MARIANO RIVERA: Thank you, Heidi. It's a privilege and honor for me to be here tonight. It's amazing when I'm sitting here and seeing these boys, Zach to my left, and hopefully would have been here, Jansen. But it's a privilege when you see youngsters do the type of job that they have done. I mean, you're talking about -- and that point was right, in the right spot, you know? Talking about 0.54 ERA, I mean, that's amazing, you know. Zach, congratulations, man. You're on my team (laughter).
But I wanted to say thank you to The Hartford for having me here, and having a tremendous partnership and friendship. So, thank you, thank you very much.
What can I say about these two youngsters? First of all, Jansen, he's throwing a cutter. He's throwing a great cutter. Kind of reminds me of someone (laughter), back in the years. But it's amazing how these guys are taking the challenge and respond to the challenge.
And what I said about this guy right here, it's amazing. Again, the job that he did for the American League and for his team, well done. Continued success and my blessings, and congratulations. Thank you.
ZACH BRITTON: Thank you. First off, I wanted to thank The Hartford for putting this on. And for Trevor and Mariano, it's been awesome to meet you guys and to mingle. I had the opportunity to watch Mariano pitch a few times when I first came into the Big Leagues, so I got to witness the walkout. Unfortunately, I never got to see that with Trevor, but just the whole presentation he put on was something that I'll never forget. So to be up here with you, to get award with his name on it is very special.
And Kenley, watched from afar. We played the Dodgers a few times, and the year that he had was nothing short of impressive. Was at home and got the opportunity to watch him in the postseason, and just kind of been blown away with him and a lot of the other relief pitchers this postseason. It's been a great thing for baseball.
But to the panel for the selection, it's such an honor to be considered for an award like this, but to win one is even better. So I want to thank everybody that had a say in the vote. It's just an honor, and I appreciate it. (Applause).
HEIDI WATNEY: This has been the postseason of the reliever. It will be interesting to see if it changes the way the game is played going forward at all. Some of the greatest closers in the game up here on the dais, and thank you so much for being here.
What I'm most impressed with, for Mariano and Trevor, is how much you guys give back to the game now that you're no longer playing. Thank you so much for being here and of course Commissioner Manfred and Zach. Now I'd like to open it up for any questions?
I'll start with one: Zach, you were perfect, 47-for-47 in save opportunities this year. It is not often in this game of failure that people are perfect. What does that mean to you?
ZACH BRITTON: I think it's a credit to the teammates around me. Obviously you're only as good as the guys behind you on the field. Me relying on ground balls, obviously we have a great defense back there. So a lot of the credit goes to the teammates and putting me in situations to be successful, too. The coaching staff, everyone really went out of their way to make sure -- or put me in situations to be successful. That's really what it comes down to at the end of the day. You're only as good as the guys around you.
Q. Trevor, you were a converted shortstop turned reliever. Kenley's a converted catcher turned reliever. When you see another player who made the reliever conversion have that level of success, knowing how hard it was having done it yourself, just what are your impressions of a player who can do that like Kenley?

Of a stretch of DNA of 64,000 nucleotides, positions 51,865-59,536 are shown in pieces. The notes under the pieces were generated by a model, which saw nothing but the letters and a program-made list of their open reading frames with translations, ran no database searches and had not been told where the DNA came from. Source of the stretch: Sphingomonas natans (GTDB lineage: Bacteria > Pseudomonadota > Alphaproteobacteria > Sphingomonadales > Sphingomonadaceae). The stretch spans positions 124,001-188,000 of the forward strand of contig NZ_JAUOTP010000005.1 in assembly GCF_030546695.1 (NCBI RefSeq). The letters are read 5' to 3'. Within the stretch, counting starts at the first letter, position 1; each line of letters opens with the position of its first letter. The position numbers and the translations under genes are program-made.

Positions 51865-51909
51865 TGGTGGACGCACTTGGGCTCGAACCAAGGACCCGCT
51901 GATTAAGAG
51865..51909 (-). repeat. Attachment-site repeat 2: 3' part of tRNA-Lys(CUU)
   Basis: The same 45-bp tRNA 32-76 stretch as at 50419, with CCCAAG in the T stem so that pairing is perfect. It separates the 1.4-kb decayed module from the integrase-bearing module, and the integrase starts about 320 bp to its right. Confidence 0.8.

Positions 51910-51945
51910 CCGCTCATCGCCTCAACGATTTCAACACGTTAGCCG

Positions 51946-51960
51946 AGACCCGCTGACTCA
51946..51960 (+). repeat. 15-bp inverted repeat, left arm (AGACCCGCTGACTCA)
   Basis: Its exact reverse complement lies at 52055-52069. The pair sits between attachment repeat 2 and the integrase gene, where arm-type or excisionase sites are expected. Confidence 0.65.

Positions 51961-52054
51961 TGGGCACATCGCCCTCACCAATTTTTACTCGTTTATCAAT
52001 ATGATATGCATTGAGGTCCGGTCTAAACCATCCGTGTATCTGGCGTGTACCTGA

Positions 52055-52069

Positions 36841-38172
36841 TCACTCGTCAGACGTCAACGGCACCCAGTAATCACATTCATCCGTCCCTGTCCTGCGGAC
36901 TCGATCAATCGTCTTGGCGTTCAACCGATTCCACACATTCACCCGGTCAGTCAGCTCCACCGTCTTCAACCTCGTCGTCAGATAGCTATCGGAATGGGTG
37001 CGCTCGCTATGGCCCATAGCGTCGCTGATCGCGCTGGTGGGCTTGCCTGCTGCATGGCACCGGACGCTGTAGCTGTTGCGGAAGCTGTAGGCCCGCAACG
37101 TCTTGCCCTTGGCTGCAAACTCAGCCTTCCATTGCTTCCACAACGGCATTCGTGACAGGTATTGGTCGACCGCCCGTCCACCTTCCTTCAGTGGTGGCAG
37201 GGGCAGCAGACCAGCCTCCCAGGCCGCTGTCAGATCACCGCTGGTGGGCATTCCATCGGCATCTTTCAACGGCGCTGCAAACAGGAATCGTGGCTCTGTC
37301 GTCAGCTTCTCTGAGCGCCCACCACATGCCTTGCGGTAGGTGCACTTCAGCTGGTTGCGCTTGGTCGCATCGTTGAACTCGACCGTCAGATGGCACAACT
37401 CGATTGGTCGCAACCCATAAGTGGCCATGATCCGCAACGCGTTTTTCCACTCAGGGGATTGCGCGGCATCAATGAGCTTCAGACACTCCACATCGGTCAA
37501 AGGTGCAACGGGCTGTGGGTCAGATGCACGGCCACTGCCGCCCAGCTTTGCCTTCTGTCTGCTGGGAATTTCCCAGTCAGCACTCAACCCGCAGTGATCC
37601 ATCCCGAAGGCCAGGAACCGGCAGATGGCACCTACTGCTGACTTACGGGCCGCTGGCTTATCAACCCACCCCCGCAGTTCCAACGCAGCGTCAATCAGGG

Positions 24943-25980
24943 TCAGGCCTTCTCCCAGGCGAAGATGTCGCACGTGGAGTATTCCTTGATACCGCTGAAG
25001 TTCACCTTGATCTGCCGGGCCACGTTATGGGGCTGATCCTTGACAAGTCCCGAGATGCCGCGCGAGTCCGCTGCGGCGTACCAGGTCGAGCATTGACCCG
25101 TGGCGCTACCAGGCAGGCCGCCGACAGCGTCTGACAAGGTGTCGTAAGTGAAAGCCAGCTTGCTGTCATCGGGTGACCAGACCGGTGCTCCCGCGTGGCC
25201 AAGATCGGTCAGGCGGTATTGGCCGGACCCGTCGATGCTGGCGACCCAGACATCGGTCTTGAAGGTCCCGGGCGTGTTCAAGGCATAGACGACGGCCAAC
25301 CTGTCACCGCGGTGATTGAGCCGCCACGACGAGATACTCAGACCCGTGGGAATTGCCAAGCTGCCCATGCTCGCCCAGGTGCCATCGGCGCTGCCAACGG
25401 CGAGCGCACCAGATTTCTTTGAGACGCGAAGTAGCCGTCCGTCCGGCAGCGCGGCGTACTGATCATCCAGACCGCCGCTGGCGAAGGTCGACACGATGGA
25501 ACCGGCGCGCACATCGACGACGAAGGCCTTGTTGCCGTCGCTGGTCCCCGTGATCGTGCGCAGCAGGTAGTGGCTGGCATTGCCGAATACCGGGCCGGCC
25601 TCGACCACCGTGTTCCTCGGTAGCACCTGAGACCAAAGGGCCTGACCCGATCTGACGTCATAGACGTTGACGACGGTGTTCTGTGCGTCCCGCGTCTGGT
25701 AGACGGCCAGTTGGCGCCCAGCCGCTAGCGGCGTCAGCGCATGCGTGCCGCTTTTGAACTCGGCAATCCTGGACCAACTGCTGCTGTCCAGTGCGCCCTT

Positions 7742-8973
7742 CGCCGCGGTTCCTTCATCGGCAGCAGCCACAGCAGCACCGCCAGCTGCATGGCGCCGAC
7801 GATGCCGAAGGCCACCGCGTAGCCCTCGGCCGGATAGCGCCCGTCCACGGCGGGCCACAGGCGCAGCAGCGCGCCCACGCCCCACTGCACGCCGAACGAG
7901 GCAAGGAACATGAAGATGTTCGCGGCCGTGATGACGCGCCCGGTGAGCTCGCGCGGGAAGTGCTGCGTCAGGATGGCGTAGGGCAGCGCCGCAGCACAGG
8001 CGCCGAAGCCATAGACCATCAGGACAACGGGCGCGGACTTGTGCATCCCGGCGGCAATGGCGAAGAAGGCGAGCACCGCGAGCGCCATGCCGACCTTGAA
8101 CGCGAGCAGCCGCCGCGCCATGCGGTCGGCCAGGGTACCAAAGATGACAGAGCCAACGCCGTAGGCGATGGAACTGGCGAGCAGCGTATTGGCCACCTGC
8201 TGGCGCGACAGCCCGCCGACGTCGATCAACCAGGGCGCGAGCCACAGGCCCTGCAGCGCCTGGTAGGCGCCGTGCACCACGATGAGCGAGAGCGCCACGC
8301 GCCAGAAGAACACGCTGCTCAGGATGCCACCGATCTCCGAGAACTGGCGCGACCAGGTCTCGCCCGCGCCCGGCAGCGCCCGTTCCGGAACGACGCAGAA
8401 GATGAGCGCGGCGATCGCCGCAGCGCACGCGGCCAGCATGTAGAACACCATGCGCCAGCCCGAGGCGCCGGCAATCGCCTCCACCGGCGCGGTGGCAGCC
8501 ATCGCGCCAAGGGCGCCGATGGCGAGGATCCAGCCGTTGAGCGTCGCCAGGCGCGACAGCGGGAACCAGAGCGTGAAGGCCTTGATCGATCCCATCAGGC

TREVOR HOFFMAN: Yeah, sometimes you don't have the opportunity to make that choice on your own. I think sometimes the game lets you know you might need to try a different position. But to his credit, to work as hard as he did, to understand learning his craft and to be as dominant as he has been over the last few years is a credit to him.
Obviously a lot of coaching goes into that. Player development is a part of that. He's been with the Dodgers system his whole career. Actually caught Clayton, so I think he was paying attention when he was behind the plate and what a good pitch looked like.
So I think he's great. I think he's embraced it. Anytime you have the opportunity to go from a little bit more failure on the hitting side to a little more success as a pitcher, it's something you embrace.
Q. Mariano and Trevor, guys who have been out of the game for a few years, what do you think about the way that some managers have used their best reliever in the fifth, sixth inning this postseason? Do you see that becoming a trend?
MARIANO RIVERA: Well, I mean, we've been talking about this and it's amazing because you're talking about the playoffs, especially now in the World Series where there's no tomorrow. So those guys are aware of that. They need to do whatever they need to do to get it done. Both managers have done tremendous jobs.
But Tito has used, I mean, especially Miller in situations where he's been shining. He's been shining the whole postseason. It's great to see that, but again, there's no tomorrow. So whatever he has to do, he has to do it now.
TREVOR HOFFMAN: I think the thing that stands out to me is the unselfishness on the players' part to embrace the opportunity and know you're in a leverage situation that will impact the game maybe sooner than you're used to. Fortunately there are guys other than just Miller on their staff. The job Shaw has done this year and Allen, it's pretty amazing as a group what they've been able to accomplish.
But to think about this kind of setting, we'll say, to try and do this over the regular season, I think it would be -- you'd find people probably getting hurt in the middle of May. So it's something that the urgency of the postseason can provide. It makes sense to me. But I don't think you're going to see a full swing to the regular season.
HEIDI WATNEY: Thank you, gentlemen, for coming today. And congratulations once again, Zach. (Applause).